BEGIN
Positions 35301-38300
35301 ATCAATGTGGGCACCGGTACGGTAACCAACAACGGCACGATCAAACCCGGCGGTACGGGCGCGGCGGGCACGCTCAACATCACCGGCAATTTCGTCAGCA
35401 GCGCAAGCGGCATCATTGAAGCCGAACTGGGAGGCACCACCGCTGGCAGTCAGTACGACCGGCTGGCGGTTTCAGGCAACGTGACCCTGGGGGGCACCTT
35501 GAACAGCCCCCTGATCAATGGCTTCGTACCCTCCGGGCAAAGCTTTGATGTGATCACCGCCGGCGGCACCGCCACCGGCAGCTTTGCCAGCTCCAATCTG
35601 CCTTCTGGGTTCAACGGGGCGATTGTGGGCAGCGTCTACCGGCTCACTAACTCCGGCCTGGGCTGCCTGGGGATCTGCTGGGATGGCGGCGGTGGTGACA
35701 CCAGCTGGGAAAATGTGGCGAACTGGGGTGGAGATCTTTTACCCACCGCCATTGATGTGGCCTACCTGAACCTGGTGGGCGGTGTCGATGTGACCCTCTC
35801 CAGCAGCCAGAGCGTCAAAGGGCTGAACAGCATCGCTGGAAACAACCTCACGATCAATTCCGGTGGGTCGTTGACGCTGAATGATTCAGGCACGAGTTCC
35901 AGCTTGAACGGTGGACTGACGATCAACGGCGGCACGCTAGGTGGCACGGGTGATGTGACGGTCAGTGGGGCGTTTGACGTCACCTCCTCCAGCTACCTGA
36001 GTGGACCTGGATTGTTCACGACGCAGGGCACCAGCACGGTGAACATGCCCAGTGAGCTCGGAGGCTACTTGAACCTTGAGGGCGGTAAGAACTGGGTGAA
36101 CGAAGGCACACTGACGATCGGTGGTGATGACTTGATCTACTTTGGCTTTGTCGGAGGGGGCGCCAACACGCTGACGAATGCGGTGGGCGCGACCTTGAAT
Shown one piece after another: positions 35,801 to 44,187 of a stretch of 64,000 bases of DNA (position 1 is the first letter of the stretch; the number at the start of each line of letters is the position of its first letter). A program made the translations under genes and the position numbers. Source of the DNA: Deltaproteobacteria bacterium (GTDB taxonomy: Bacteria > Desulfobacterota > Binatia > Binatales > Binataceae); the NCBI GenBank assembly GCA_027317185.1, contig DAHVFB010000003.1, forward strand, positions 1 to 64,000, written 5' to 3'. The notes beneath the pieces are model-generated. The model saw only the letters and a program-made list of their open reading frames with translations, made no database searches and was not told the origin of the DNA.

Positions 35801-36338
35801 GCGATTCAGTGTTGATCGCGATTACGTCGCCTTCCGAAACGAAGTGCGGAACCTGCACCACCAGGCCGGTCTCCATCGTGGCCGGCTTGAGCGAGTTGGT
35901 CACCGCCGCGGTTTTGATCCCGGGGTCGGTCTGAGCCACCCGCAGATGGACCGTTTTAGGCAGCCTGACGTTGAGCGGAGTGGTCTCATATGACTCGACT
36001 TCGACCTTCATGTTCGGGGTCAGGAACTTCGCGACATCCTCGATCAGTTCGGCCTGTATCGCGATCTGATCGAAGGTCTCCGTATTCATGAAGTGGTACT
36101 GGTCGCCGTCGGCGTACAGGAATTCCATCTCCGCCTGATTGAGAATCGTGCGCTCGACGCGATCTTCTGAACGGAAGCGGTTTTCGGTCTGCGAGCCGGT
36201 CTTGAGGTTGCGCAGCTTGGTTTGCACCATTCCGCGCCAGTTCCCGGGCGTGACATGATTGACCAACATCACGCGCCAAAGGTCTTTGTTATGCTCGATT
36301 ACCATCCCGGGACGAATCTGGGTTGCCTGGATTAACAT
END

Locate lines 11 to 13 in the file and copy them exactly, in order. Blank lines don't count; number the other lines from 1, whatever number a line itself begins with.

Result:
Shown one piece after another: positions 35,801 to 44,187 of a stretch of 64,000 bases of DNA (position 1 is the first letter of the stretch; the number at the start of each line of letters is the position of its first letter). A program made the translations under genes and the position numbers. Source of the DNA: Deltaproteobacteria bacterium (GTDB taxonomy: Bacteria > Desulfobacterota > Binatia > Binatales > Binataceae); the NCBI GenBank assembly GCA_027317185.1, contig DAHVFB010000003.1, forward strand, positions 1 to 64,000, written 5' to 3'. The notes beneath the pieces are model-generated. The model saw only the letters and a program-made list of their open reading frames with translations, made no database searches and was not told the origin of the DNA.

Positions 35801-36338
35801 GCGATTCAGTGTTGATCGCGATTACGTCGCCTTCCGAAACGAAGTGCGGAACCTGCACCACCAGGCCGGTCTCCATCGTGGCCGGCTTGAGCGAGTTGGT